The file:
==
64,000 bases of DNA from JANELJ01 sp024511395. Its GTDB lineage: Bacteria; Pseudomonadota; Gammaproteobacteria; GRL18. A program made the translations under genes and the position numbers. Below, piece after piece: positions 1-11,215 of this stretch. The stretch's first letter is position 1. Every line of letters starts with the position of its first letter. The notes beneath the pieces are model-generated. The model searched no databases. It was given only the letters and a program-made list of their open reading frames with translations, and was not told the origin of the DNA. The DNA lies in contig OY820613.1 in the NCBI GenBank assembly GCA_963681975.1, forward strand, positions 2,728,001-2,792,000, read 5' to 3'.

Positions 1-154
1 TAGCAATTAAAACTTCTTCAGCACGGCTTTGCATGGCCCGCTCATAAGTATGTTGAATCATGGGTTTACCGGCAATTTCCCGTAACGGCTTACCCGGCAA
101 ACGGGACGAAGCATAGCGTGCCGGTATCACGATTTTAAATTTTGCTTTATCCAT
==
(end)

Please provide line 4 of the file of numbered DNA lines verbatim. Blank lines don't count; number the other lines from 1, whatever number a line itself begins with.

101 ACGGGACGAAGCATAGCGTGCCGGTATCACGATTTTAAATTTTGCTTTATCCAT